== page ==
It now seems apparent that a populace that's been brought up on Dr.Phil, Oprah and Phil Donahue expect a President who's as wise as Solomon and as emotive as Glenn Beck! And if President Obama decides not to succumb to act out in order to satisfy the lowest common denominator of the electorate, I would respect him for taking the high road even if he didn't get re-elected.

Posted by: sambam | November 8, 2010 6:48 PM | Report abuse

Jonathan you sound like a parrot. Mimicing the current meme that Obama does not feel my pain. I support Obama. I like him just the way he is. If he started bawling on tv just to satisfy the dc crowd then I will vote for Palin in 2012.

Posted by: adaniels1 | November 8, 2010 7:00 PM | Report abuse

The "Dr.Phil, Oprah and Phil Donahue" populace you describe is Obama's electorate, not the other way around.

Posted by: dfoster1 | November 8, 2010 7:06 PM | Report abuse

Obama no more wrote that book than he writes his speeches. Are you naive, or are we "pretending" ?

Posted by: happyacres | November 8, 2010 7:24 PM | Report abuse

Happyacres, you must be thinking of Mrs. Palin. Regarding the President: he has done quite a bit for us middle class people although he and his party haven't publicized it enough. Realizing that the racists out there (Fox News) would vilify him if he got all emotional, or angry or showed weakness, he has routinely stayed behind his ordinary cool and subdued persona which is not an act. No matter what he does he can't win. He has done more POSITIVE things in two years than Bush did in 8 so he deserves to be given some latitude to accomplish things various groups expect of him. Hopefully he has learned that the R's won't support him no matter what and the D's should just do the things they can do without support. In addition, yes the house went R, but the R's are acting like they also won the Senate. They didn't have a complete mandate to be the a-holes they are already broadcasting they are planning to be.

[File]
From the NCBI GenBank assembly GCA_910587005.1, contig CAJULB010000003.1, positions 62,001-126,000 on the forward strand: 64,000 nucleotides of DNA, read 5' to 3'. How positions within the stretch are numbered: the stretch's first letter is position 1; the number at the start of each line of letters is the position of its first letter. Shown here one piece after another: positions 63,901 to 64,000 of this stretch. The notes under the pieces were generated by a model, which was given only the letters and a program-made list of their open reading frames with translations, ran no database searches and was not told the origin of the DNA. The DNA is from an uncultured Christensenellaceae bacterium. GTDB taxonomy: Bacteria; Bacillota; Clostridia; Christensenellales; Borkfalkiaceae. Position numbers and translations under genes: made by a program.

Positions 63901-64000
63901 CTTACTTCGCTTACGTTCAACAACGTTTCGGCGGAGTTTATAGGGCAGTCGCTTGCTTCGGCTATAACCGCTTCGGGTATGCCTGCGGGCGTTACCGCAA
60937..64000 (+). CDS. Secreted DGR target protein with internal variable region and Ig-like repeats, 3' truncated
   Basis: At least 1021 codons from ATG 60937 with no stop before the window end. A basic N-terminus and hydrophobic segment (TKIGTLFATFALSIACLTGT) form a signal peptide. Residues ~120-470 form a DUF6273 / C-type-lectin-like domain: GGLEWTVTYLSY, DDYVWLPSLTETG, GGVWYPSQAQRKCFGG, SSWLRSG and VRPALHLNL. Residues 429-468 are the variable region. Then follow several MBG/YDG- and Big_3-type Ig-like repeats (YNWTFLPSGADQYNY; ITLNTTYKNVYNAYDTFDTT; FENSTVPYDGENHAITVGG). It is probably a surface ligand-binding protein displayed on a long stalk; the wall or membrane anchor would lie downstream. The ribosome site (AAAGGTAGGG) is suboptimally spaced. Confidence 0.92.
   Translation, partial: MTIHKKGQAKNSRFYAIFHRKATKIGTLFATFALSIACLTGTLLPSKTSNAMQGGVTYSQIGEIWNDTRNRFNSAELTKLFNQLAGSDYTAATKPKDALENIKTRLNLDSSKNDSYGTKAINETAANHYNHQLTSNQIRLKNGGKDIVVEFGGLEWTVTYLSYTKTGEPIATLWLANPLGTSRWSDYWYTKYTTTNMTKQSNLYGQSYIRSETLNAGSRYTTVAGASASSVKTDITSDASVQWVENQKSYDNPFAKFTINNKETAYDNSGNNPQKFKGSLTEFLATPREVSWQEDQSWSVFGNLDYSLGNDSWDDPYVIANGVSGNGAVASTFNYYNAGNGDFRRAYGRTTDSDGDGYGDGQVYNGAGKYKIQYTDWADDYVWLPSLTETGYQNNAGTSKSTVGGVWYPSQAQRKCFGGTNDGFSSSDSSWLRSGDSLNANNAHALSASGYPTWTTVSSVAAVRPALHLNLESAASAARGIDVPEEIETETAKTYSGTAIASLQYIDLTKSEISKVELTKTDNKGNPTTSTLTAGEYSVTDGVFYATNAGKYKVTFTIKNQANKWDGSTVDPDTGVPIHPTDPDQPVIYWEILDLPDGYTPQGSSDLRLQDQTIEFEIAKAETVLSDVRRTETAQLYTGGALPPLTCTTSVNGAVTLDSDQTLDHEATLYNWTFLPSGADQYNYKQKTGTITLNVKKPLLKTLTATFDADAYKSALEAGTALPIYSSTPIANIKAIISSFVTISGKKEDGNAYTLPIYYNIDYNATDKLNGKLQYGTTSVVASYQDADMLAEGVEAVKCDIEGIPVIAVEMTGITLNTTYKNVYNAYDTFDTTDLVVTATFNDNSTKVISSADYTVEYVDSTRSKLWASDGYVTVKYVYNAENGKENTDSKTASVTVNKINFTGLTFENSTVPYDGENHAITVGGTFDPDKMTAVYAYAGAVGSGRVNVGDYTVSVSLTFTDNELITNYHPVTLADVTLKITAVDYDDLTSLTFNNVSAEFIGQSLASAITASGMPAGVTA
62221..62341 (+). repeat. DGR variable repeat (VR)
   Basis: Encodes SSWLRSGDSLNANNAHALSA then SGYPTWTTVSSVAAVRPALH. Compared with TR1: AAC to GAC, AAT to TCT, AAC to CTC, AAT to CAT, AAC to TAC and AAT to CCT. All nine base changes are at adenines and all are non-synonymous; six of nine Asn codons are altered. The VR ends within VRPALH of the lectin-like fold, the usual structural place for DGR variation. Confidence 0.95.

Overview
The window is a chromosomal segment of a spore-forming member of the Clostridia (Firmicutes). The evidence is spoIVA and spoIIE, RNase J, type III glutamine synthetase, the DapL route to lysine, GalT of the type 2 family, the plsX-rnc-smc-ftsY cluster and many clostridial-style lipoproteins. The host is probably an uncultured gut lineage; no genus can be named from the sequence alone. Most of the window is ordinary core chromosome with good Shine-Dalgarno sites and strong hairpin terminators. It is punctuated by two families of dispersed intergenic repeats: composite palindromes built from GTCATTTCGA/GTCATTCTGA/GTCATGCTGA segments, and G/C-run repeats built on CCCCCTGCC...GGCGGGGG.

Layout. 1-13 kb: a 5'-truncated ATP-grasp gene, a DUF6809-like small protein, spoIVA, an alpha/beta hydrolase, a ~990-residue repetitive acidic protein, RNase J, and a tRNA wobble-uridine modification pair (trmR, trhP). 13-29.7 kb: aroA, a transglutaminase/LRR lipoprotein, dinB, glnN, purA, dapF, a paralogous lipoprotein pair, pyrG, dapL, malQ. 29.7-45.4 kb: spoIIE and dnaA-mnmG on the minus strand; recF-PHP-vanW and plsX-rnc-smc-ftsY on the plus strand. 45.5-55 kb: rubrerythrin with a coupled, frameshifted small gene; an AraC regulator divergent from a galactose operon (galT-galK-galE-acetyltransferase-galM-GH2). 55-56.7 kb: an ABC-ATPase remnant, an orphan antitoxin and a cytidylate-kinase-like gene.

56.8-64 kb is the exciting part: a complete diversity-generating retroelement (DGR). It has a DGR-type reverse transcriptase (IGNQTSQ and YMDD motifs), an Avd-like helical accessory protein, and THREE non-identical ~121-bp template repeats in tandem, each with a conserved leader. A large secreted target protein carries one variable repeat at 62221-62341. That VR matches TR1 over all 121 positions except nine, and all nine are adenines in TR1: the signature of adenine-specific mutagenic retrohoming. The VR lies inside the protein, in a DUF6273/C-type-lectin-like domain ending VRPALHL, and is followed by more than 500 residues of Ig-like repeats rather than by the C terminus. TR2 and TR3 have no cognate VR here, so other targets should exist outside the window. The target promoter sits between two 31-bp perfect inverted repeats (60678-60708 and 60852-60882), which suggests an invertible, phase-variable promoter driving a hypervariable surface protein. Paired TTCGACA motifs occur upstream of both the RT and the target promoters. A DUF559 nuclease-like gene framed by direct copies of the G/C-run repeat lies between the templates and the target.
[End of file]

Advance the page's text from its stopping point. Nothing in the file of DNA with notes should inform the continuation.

Posted by: susanwhiteaker | November 8, 2010 8:41 PM | Report abuse

"He that loves his mother and father more than me is not worthy of me." God

Posted by: jobandon | November 9, 2010 1:35 AM | Report abuse

I agree with adaniels1 - The site of Boehner crying on TV was over the top. Give me a ^(*&^(*&^ break! I do not want an emotional president showing gut-wrenching emotions at a press conference. Sure I want him to identify with the American people and their difficulties, and I think Obama does. But first I want him to be intellectual and cool and make decisions based on what is good for the country and not have that judgement clouded by the perception that we want to see him have a display such as Boehner's - imagine a president crying before the world because "he had to do a lot of miserable jobs growing up" - EEEECCCCHHHHH !!!!!!!!!!